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EQ and Bit Depth

post #1 of 4
Thread Starter 

I have a question about EasyQ (or just EQ in general) on Foobar.

Right now, I'm using WASAPI and I have the bit depth set to 24 bits in Foobar. I know there is some debate about whether WASAPI improves sound quality, but I just use it because it's the easiest way to set everything to 24 bits. 

I'm using EasyQ, which obviously involves some digital attenuation (adjusting below 0, not above 0). My question is: Does WASAPI give me 24 bits before or after EasyQ does its thing to the signal? Meaning, is EasyQ taking me from 16 to 15 (or however many) bits, and then the extra 8 bits are added, OR are the extra 8 bits added first, so EasyQ takes me from 24 to 23 bits? 
 

post #2 of 4

The chain with WASAPI looks something like this:

 

File -> foobar2000 input module -> Decode to 32 bit floating point -> apply all DSP effects, internal volume control (all working on 32 bit data, but may even work with 64 bit samples internally) -> quantization to 24 bits through the foobar2000 output module -> WASAPI (gets the 24 bit data) -> audio device

 

 

With Direct Sound (DS), the end changes:

 

effects -> output (still 32 bit) -> DS -> Windows sound engine: resampling, mixing, but only if necessary (still 32 bit) -> quantization (24 bit) -> audio device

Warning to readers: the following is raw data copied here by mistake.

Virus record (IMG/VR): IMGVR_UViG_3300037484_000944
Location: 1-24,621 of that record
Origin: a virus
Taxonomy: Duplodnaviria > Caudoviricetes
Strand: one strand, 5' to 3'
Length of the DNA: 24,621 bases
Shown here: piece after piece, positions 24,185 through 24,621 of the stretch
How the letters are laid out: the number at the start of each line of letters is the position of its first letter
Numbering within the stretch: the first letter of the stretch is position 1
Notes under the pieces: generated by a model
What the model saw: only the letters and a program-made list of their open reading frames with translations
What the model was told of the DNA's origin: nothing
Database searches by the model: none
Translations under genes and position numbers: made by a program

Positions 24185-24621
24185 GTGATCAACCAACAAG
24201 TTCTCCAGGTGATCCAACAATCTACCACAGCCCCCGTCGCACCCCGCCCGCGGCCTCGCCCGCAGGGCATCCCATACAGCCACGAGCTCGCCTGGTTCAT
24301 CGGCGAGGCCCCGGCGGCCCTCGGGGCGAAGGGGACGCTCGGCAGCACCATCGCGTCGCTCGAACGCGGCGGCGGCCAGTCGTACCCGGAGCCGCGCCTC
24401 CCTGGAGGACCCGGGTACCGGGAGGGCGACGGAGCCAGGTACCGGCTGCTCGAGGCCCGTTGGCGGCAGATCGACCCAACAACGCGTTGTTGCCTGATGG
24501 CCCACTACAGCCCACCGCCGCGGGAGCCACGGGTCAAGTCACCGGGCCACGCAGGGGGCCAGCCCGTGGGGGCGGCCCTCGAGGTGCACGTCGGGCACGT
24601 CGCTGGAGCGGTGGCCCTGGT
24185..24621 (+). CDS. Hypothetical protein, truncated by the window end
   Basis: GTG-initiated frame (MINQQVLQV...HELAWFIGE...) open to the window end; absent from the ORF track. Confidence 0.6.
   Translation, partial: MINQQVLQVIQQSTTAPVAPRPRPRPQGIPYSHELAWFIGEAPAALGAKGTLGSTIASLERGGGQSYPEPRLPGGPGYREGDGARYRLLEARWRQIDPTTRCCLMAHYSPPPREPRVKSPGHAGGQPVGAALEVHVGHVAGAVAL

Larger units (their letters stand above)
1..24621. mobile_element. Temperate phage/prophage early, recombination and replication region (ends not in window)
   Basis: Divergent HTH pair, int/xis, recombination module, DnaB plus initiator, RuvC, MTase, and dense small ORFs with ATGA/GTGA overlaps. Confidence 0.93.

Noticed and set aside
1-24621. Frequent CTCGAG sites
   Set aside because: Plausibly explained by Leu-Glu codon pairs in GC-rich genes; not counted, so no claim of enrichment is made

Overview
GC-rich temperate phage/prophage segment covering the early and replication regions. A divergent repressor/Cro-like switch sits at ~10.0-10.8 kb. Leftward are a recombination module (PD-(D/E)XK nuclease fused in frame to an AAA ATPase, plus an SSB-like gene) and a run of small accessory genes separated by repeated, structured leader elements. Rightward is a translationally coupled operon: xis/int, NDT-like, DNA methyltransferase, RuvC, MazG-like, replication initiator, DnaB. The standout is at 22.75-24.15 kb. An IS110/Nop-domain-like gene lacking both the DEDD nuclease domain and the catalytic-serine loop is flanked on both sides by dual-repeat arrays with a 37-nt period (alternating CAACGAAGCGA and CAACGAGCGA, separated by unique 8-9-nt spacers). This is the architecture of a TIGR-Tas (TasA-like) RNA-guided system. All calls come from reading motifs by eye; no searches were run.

Edited by xnor - 11/11/13 at 3:17pm
post #3 of 4
Thread Starter 

Thanks! If I understand correctly then, EQ is working with 32 or 64 bits, so there's no chance it's chopping off musical information?

If so, why do people say that 24 bit output is better than 16 when using digital volume control? It seems like I could just leave output at 16 bits if the volume control is acting on 32/64 bits? 

post #4 of 4

Think of it this way: how would you fit a 24 bit sample into 16 bits? The smart choice is by removing the lower 8 bits.

 

Attenuation is essentially doing the same, shifting the bits to the right eliminating the lowest (least significant) bits. -6 dB corresponds to about 1 bit.

 

If you attenuate a 16 bit song by 48 dB (= 8 bits) you're left with effectively 8 bit audio. As such, the signal to noise ratio will suffer a lot and you might be able to hear the quantization noise.

EQ is the same really, just limited to a certain frequency range.

 

 

The idea with setting the output to 24 bits is that after attenuation there is still enough effective bit depth left to not hear quantization noise.

 

 

 

Maybe an example will help clarify further:

24-bit value: 7067064

Attenuation by 20 dB (1/10th) would theoretically result in a sample value of 706706.4 but since we're dealing with 24-bit integers here this has to be rounded to 706706, so we lost a tiny bit of information.

 

 

Quote:
Originally Posted by manbear View Post
 

Thanks! If I understand correctly then, EQ is working with 32 or 64 bits, so there's no chance it's chopping off musical information?

And that is indeed the case as long as the samples remain in that 32/64 floating point format! (unless you go completely crazy with your EQ filters or attenuation)


Edited by xnor - 11/11/13 at 5:12pm
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